Is a hospital bed a symbol of the end? Sure, it can be viewed as that. It may be one of the last things you can refuse (No way!) to show you are still in control. And, since we’re being so darn honest, isn’t one reason for suggesting a hospital bed about making the caregiver’s job easier? (Gotcha! It’s about them, not you!)

Please, consider the bed. Also, please consider if any bed battle is more about the “sheets” on the top instead of the big “mattress” of other more serious concerns below the surface. Do we:

  • Scorn a bed rather than talk about your dread of dying?
  • Belittle a bed’s value because you’re frustrated by your unfair illness?
  • Rage at the bed instead of God, loved ones, or the hospice staff?
  • Reject a bed than reconcile with a family member?
  • Or maybe your particular concern is . . .

What is truly important right now?

Do you want to fight over a bed, or to spend the best possible time with your loved ones?

(Hospice vigorously protects a patient’s privacy. I’ll take care with how I share my experiences. Any names used are fictitious. Events are combined and/or summarized.)

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Comments

  1. My mom is at home on Hospice care. She is 100% immobile. We have to turn her up to 24 times per day in order for her not to get bed sores on her bottom.

    I have begged for an oscillating mattress and am being refused. They said unless she has a stage 4 sore she doesn’t qualify!

    So am I supposed to let her form a hole in her bottom so we can get a bed that oscillates???

    I really need help. She has a low air mattress that has these long tubes that run across. That was painful for her so we asked for a topper.

    They sent me this flimsy topper that is basically
    a raft.

    They told me that they will not supply one for her at all. They will only give me a low air mattress that does nothing for her.

    I am so sick about this. Then they told me to pump her full of morphine so she would not feel the pain or laying on the mattress or feel the sores.

    I need help. If someone could lead me in the right direction to either rent one or buy one, I would be so grateful.

    This is so barbaric it makes me sick to my stomach! This is the care that Hospice provides to my mom that has worked her entire life and paid into!

    Thanks,

    Jodi

    • Jodi:

      All I can feebly say is that I am sorry for this situation for you and your mother.

      There are limits to what hospice care can provide, for example: the amount of staff time spent with patients and certain kinds of medical “equipment. Some families can afford to hire more caregivers to help or pay for more/different equipment like a bed. However, many can’t . . . and that adds to the stress and frustration (and guilt and anger and so many other feelings).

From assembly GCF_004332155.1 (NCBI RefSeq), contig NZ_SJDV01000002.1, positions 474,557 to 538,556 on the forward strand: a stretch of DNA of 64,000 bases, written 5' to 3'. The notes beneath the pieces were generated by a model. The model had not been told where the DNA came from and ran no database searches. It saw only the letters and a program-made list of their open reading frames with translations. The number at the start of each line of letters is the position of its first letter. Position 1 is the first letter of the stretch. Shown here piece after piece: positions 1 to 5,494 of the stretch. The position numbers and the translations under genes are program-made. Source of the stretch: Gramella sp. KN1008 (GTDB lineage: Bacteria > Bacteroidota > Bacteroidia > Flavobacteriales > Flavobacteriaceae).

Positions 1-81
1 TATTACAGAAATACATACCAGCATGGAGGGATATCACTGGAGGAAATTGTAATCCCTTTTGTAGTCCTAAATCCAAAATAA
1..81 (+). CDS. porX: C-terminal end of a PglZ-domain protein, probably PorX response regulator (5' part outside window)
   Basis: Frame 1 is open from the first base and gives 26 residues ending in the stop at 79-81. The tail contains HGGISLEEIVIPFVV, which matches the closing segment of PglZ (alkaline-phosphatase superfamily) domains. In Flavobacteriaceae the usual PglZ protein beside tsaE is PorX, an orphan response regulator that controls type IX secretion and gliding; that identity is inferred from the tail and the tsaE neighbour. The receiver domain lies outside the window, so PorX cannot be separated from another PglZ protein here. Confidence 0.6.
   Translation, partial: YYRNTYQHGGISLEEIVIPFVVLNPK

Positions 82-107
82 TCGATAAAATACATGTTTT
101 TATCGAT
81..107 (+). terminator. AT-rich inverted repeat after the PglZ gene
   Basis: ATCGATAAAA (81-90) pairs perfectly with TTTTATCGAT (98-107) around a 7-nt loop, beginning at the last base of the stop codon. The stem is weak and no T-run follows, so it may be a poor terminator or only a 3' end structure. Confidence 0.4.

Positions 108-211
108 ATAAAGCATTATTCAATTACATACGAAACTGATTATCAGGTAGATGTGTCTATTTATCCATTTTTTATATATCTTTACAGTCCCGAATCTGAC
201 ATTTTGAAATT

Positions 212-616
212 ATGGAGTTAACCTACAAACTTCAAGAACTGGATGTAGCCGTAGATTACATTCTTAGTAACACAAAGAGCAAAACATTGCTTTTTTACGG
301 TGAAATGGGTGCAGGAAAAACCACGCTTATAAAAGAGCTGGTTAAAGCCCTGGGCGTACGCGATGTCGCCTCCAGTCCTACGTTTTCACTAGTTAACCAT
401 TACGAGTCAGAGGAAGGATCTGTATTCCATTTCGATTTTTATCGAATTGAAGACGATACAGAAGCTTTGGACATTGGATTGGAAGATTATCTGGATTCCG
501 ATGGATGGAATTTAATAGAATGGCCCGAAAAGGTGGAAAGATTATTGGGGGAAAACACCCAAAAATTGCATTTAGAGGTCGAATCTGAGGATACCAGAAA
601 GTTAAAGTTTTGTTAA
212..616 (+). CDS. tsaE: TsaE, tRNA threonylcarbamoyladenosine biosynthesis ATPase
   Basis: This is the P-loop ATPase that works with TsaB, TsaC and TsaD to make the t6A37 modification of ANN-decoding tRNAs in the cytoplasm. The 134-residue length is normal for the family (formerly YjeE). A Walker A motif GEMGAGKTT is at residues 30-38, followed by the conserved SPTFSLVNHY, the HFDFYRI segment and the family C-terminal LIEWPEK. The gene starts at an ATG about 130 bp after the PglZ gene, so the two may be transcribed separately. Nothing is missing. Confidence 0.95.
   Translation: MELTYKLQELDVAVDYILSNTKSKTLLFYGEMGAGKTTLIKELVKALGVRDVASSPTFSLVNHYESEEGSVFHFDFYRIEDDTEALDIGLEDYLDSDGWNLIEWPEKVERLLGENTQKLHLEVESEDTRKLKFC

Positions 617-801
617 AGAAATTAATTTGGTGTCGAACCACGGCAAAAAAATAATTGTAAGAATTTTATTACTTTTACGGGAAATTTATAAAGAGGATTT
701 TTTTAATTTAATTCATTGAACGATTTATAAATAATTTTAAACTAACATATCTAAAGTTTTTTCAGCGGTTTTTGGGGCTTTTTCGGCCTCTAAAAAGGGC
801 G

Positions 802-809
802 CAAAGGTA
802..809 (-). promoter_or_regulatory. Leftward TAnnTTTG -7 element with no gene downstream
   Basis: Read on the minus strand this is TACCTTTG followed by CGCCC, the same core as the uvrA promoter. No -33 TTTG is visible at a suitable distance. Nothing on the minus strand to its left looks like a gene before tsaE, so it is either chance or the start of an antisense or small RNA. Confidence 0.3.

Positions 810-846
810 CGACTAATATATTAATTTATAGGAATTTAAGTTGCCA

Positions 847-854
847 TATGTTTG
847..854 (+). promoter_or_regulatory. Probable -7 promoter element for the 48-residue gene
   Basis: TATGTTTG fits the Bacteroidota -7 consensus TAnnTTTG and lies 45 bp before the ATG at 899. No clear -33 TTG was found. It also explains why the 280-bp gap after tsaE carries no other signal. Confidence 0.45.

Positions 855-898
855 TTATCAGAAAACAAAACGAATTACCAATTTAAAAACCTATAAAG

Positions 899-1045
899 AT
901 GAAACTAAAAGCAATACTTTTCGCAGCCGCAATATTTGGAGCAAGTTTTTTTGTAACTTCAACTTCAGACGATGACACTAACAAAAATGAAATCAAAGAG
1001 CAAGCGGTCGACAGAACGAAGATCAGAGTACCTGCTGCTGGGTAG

Each hospice agency is different. If you are truly disappointed with the current company, and if you have any choices in the area where you live, you may want to ask another hospice to evaluate your mother and your situation. If you do, be very clear about your concerns. You can switch hospice providers without any penalties to you. There is no guarantee any other hospice will be better . . . and every hospice has those limits on staffing, equipment, etc.

      I am humbled to read how much care and love you are giving to your mother. My words won’t matter much, but your hourly, daily actions in doing the best for her matter a lot.

      Take care.

      • Larry.

        Thank you so much for your kind words and letting me know what my options are.

        My mother receives great care.

        We have a CNA that comes to our home daily, 7 days per week. We have 2 great woman that come out to help. We also have an RN that comes twice per week and an another nurse once every 2 weeks.

        They supply everything she needs.
        Except the oscillating mattress.

        I am disappointed that when I asked I was told that her sore was not bad enough yet. That is outrageous.

        I can afford to rent one but I have no idea who to contact?

        Everything else is wonderful and I’m happy with the level of care we are receiving.

        It is just her comfort level. It’s horrible to have to move her like a rag doll all day and night long.

        Hospice is supposed to be about comfort.

        If at all possible, can you lead me in the right direction to rent an oscillating mattress?

        I am so happy I found this site.
        Thank you for allowing so many to speak here freely about their unique situations.

        You are a very kind person to have this site available and to take the time to respond in such a personal way.

        Thank you,

        Jodi